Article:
The Statistical Institute of Belize (SIB) is tasked to gather data for the country that they use to report on the country’s progress or, lack thereof based on their data. SIB hopes to improve on its data gathering by implementing administrative registers. Today, the SIB employees and personnel from other ministries are attending a workshop where they are learning more about administrative registers and how to adopt them to make their work easier. Love News spoke with Dr. Leopold Perriott, Director-General of the Statistical Institute of Belize who told us about the initiative.
Dr.Leopold Perriott, Director General, Statistical Institute of Belize: “The idea is that you have your own unique identification number so that then you can link the data you get from immigration the data you get from health. And so health would have its own administrative registers who would be health registers, and education would have their own administrative registers which would be education registers but the unique identification number would allow you to link up all of these registers together which gives you power so you don’t have to be asking the same questions all the time. We don’t have any of that, we know we have social security number, we have the tax ID number and the GST number these are all different things, we need a unique number that identifies people, households and businesses.”
The project is funded by the Inter-American Development Bank (IDB). Janine Perfit, Modernization of the State Lead Specialist at IDB shared the objective of the course.
Janine Perfit, Modernization of the State Lead Specialist at IDB
Janine Perfit, Mordernization of the State Lead Specialist, IDB: “The course that we are implementing today here has to do with the use of administrative data, administrative registers. It’s sounds like a very technical term but it’s just the data that a lot of the Ministries and Departments and agencies already collect; they collect migration data, they collect education data, theres’ health data ,there is all of these small databases that are housed in the individual ministries. What we want to do is look at the data and begin to link up the data so that we have a bigger picture. Something like, what disease do school children get could actually link up health data with education data and actually be able to make a policy with it and be able to do something about treating a particular disease that school children get. We have been working in several countries in Latin America and the Caribbean and there is one in particular that comes to mind which is Ecuador. Ecuador is very interested in using this administrative data and using these administrative registries to be able to get more information on cross sectoral issues. So they have been looking at putting together more population data. They’ve taken data from businesses, they’ve taken data from the public sector and in order to do that they’re sort of linking up this data and they are using it to understand the population more.”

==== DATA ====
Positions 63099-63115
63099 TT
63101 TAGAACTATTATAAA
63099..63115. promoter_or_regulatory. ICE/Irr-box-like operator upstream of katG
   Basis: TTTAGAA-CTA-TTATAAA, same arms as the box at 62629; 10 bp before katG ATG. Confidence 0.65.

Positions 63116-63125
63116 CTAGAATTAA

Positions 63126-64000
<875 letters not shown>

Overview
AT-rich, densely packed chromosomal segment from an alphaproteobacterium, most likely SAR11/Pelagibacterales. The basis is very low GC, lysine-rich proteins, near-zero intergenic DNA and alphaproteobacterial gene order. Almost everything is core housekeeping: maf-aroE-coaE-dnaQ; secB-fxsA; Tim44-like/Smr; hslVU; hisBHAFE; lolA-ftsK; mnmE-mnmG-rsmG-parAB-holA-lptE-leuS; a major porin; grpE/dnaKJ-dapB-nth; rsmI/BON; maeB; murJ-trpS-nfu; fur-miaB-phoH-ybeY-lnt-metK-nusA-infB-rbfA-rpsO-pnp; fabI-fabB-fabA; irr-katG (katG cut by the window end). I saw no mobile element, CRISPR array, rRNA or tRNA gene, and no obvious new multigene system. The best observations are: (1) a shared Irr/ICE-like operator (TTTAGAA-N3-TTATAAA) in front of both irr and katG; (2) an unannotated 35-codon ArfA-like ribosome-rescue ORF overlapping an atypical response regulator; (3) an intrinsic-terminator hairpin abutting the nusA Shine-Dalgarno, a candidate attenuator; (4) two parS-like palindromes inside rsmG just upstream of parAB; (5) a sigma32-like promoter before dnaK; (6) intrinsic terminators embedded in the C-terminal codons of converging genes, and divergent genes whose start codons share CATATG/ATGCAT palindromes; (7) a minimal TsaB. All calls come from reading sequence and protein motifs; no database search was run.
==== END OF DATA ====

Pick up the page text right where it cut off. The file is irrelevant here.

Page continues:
Perriott said that the training is the first of its kind and while administrative data is presently being used on a small scale, it cannot be linked since there are not any unique identifiers. According to Perriott it will take time to fully the implement administrative registers.
Dr. Leopold Perriott, Director General, Statistical Institute of Belize: “It’s not that it’s going to happen overnight however the hope is that for the long term it will save us an awful lot of money, a census is an enormously expensive proposition and I would not joke about this. Also the census is done once every ten years and as pointed out ‘what happens between?” it’s anybody’s guess and so can estimate and you can suppose and compose but then the administrative data gives you a more continuous look as to what is happening between over years. It will require probably a lot of retraining in the institute because people have to get used to the idea that this is how we can forgo the use of so many censuses and surveys. The thing about census and surveys is that people get tired. We do two labor force surveys for the year and people say ‘Oh I just say you the other day and you come again?”
The workshop ends on Friday.